From Casetext: Smarter Legal Research

Claver v. Rosenquist

Supreme Court of Montana
Jul 21, 1972
499 P.2d 1235 (Mont. 1972)


No. 12103.

Submitted May 17, 1972.

Decided July 21, 1972. Rehearing Denied August 16, 1972.

Appeal from the District Court of Judith Basin County. Tenth Judicial District. Hon. Leroy L. McKinnon, Judge presiding.

Robert L. Johnson argued, Lewistown, for defendants-appellants.

Peter L. Rapkoch, Lewistown, B. Miles Larson argued, Stanford, for plaintiff-respondent.

In a controversy involving the sale of gravel under a written contract, the district court of Fergus County, the Honorable LeRoy L. McKinnon, district judge, presiding without a jury, granted plaintiff a permanent injunction restraining the defendants from interfering in any way with plaintiff's access, control and disposition of reject gravel stored on defendants' land; from interfering with plaintiff's trade or business of selling this reject gravel during the term of the contract; and awarded plaintiff nominal damages of $100. Following denial of defendants' motion to amend the findings of fact, conclusions of law and judgment defendants now appeal from the final judgment.

The underlying facts of this matter may be summarized. In the fall of 1968, defendants Byron N. Rosenquist and his elderly mother Katie Rosenquist, jointly owned land near Stanford, Montana containing gravel deposits. In November, 1968 plaintiff James H. Claver entered into a contract with the Rosenquists as follows:

"THIS AGREEMENT made this 19 day of November, 1968, between Byron N. Rosenquist and Katie Rosenquist of Stanford, Montana, herein called the sellers, and James H. Claver of Stanford, Montana, herein called the purchaser;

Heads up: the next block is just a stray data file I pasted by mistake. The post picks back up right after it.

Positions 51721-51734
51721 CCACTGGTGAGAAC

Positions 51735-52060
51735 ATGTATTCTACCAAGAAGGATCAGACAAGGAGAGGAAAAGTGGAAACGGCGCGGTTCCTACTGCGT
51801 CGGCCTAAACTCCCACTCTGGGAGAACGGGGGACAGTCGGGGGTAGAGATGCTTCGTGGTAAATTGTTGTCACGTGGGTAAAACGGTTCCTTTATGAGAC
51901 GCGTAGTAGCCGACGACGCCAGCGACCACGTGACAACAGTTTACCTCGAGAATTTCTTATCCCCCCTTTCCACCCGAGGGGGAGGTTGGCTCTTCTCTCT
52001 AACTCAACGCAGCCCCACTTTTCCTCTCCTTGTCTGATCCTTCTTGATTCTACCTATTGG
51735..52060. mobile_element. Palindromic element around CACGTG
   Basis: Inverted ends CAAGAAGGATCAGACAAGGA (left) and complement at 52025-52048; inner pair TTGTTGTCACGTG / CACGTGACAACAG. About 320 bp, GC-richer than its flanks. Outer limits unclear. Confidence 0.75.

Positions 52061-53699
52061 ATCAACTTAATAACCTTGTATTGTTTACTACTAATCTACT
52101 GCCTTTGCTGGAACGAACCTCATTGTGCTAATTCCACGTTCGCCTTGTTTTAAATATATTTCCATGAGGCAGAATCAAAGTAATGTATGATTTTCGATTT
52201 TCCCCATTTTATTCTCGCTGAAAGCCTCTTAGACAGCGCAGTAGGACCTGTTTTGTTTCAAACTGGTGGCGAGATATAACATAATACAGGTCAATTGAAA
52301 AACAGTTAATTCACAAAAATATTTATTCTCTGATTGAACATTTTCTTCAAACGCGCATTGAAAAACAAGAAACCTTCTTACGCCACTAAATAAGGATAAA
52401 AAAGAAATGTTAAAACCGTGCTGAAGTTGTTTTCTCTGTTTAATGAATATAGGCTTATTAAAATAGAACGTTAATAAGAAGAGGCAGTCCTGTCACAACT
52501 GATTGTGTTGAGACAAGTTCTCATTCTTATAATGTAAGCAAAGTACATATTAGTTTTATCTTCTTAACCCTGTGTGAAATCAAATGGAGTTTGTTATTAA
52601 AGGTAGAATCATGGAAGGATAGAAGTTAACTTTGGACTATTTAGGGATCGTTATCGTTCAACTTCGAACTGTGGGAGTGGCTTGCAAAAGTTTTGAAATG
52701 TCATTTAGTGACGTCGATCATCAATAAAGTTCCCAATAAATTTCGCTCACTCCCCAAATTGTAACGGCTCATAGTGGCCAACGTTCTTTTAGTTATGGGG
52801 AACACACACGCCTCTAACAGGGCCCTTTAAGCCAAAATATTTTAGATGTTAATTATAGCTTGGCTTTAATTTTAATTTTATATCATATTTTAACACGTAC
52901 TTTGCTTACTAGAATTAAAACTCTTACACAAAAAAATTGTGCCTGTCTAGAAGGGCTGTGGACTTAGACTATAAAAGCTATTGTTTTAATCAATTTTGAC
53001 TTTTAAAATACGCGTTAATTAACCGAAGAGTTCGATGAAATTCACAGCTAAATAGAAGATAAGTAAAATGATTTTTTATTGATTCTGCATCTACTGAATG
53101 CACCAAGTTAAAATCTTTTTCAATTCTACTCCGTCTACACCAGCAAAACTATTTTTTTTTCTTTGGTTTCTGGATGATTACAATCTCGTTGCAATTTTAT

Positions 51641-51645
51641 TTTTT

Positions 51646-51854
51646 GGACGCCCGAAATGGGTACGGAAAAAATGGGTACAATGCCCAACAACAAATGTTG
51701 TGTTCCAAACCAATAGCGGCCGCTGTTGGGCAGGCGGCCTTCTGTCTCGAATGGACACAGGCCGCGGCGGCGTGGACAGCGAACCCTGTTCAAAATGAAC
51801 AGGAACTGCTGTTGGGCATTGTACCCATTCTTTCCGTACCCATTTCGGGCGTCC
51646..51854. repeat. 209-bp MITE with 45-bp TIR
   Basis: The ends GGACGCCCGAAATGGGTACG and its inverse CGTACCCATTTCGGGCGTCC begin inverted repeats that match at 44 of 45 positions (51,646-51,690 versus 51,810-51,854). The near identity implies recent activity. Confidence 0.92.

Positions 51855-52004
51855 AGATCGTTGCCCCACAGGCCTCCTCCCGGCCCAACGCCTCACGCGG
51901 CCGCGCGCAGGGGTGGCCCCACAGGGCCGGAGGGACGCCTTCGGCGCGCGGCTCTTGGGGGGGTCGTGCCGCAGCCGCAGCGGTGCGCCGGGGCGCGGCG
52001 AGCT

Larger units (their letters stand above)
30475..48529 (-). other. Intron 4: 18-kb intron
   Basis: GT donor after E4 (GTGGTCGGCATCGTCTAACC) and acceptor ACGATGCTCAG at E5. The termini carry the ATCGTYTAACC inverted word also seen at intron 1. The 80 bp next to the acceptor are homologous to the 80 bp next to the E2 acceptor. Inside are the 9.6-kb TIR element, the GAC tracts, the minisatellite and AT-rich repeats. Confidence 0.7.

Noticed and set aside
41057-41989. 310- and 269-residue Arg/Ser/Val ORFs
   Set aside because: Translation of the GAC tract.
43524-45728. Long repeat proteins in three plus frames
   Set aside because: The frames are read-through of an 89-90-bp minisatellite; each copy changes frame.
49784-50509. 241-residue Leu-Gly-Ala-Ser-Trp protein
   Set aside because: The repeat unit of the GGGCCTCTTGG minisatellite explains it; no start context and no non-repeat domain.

"For the consideration hereinafter set forth, the sellers do hereby agree to sell to the purchaser all gravel and sand, required for any Great Northern Railway gravel bid, whether bid direct or indirectly by said purchaser, located in and on the following described land in the County of Judith Basin, State of Montana, described as follows:

"From the pit of the said sellers next to the seller's feed yard on the Southern edge of the Town of Stanford, in Section 16, Township 16, Range 12,

"for the price of six cents (6¢) per cubic yard. The purchaser shall have full rights of ingress and egress in, on, over and across and through the above described land for the purpose of mining, storing and removing the sand and gravel purchased hereunder. The sellers agree that their livestock shall not run at large on said premises during the mining and storing operations.